Boying Remulla

Remulla mulls amnesty for activists, not warm on law vs red-tagging

Lian Buan

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Remulla mulls amnesty for activists, not warm on law vs red-tagging

On the anniversary of the Bloody Sunday Massacre, unionists belonging to the Kilusang Mayo Uno march to the DOJ office in Manila to demand justice for the 9 killed and 6 arrested by the police and military in simultaneous raids in Laguna, Rizal and Batangas, on March 7, 2022. Rappler

Incoming Justice Secretary Boying Remulla also says he will continue the AO 35 panel that focuses on cases involving the killings of activists

MANILA, Philippines –  Incoming justice secretary Jesus Crispin “Boying” Remulla said he will study a possible amnesty grant for activists in jail or in hiding due to various charges, but was not so warm on backing a proposed law that would criminalize red-tagging.

During the election campaign, Remulla was criticized for red-tagging supporters of Vice President Leni Robredo, though the Cavite lawmaker had denied that was what he did. Red-tagging is the act of linking people to armed communist rebels, but there is no law against it.

“I always think that I would like to recommend an amnesty of sorts, that would put the left and right back to the groove, into the normal life, so they can resume their lives as normal filipinos,” Remulla said in a Rappler Talk interview on Tuesday, May 31.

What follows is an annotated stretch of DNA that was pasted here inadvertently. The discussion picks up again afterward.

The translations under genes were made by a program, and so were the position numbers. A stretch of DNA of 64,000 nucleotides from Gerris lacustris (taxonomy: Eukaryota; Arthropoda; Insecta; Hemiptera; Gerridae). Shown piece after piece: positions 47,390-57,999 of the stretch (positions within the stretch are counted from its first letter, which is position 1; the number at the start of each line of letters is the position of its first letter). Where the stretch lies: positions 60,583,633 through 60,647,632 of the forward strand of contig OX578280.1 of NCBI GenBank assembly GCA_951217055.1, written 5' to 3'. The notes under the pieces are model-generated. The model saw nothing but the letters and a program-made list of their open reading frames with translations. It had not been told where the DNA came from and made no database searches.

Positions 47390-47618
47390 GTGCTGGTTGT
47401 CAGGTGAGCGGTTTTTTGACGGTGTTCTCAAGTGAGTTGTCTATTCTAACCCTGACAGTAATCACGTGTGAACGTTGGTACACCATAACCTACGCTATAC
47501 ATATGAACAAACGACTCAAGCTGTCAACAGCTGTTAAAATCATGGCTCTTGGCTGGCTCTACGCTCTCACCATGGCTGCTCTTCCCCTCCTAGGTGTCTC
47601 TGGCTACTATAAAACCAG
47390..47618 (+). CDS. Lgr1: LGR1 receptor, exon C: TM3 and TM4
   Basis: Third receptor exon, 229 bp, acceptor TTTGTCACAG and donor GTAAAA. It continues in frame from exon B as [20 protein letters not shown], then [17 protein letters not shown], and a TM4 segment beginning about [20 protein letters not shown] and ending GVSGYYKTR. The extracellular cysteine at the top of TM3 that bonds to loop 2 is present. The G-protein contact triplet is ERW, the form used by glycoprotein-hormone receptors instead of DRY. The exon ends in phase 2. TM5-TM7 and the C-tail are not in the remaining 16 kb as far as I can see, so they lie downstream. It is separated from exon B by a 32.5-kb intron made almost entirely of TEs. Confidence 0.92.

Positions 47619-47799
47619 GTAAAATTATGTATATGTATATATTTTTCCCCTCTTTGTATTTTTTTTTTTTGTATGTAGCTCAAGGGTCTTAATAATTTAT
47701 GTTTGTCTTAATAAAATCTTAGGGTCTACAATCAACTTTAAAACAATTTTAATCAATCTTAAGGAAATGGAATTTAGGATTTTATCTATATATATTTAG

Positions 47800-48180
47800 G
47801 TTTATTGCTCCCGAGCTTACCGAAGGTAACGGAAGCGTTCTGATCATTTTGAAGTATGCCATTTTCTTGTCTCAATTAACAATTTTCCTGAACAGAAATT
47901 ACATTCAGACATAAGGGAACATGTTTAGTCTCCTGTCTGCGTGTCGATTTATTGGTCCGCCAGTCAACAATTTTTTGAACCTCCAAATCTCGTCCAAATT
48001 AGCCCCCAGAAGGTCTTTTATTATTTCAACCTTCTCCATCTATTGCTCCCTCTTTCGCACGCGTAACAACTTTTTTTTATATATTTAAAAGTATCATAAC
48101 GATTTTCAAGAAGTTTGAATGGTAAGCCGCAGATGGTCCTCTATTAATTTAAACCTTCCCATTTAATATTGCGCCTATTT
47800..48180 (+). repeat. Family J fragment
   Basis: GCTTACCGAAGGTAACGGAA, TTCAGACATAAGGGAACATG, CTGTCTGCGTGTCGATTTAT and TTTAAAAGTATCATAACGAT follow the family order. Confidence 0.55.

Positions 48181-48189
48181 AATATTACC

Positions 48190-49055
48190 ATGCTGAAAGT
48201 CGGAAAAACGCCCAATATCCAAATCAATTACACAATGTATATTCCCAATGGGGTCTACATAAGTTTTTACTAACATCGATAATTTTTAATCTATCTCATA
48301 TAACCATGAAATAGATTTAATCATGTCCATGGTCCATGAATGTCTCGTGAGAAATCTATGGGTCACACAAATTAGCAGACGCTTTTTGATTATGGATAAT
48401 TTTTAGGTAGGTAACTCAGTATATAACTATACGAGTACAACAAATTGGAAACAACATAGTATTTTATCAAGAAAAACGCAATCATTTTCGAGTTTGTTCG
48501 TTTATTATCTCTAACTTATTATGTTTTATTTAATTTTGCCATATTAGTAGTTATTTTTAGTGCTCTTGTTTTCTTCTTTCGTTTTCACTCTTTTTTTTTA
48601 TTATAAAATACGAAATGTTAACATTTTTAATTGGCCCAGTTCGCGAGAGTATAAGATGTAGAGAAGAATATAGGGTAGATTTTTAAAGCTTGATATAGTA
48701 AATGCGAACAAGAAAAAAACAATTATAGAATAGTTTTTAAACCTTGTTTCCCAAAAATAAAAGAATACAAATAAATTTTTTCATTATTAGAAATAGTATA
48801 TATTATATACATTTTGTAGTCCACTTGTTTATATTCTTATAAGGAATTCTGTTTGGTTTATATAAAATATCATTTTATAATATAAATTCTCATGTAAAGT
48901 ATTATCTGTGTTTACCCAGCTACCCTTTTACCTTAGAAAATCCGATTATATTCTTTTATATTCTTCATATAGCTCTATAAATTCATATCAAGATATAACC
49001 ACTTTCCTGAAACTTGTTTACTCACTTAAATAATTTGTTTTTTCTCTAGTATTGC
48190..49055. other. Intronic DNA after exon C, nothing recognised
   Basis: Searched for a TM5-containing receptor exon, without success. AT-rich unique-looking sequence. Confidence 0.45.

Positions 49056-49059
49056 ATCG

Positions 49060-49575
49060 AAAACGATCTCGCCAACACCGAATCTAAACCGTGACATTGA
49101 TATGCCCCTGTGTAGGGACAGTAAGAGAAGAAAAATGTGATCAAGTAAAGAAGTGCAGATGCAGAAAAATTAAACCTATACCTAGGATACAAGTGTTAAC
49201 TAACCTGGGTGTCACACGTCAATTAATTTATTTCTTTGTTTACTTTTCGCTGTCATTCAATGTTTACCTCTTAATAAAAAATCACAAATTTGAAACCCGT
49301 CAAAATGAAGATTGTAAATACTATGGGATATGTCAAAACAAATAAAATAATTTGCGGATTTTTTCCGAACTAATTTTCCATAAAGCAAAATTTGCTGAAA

Remulla mulls amnesty for activists, not warm on law vs red-tagging

When asked about the potential conditions for the amnesty grant, Remulla said this will be subject to study.

“I don’t know, we have to study that, but that is an idea that has come to me and it’s very important, it’s part of the unity statement of the President, left and right, everybody who’s now in court, being charged, hiding, all can be covered by amnesty,” Remulla said.

‘Insurmountable obstacle’

Edre Olalia, president of the National Union of Peoples’ Lawyers (NUPL) which had served as counsel for the charged activists and as legal consultants for the peace talks, said any openness is welcome but that “the devil is in the details.”

“Any openness to amnesty, in principle, is welcome, but the devil is in the details of course. The question is, what alleged acts are covered, what is the scope, what is the timeline, what is the procedure,” Olalia told Rappler in a phone interview on Wednesday, June 1.

Olalia said that there’s already a draft unconditional and omnibus amnesty that was raised during the peace talks with communist rebels. Peace talks with the National Democratic Front, the political wing of the Communist Party of the Philippines, under President Rodrigo Duterte ended in November 2017 after a brief honeymoon period.

An ideal amnesty, at least according to that draft, would cover all political prisoners and all their crimes and alleged charges, including common crimes. This would be tricky, and would again test the political offense doctrine.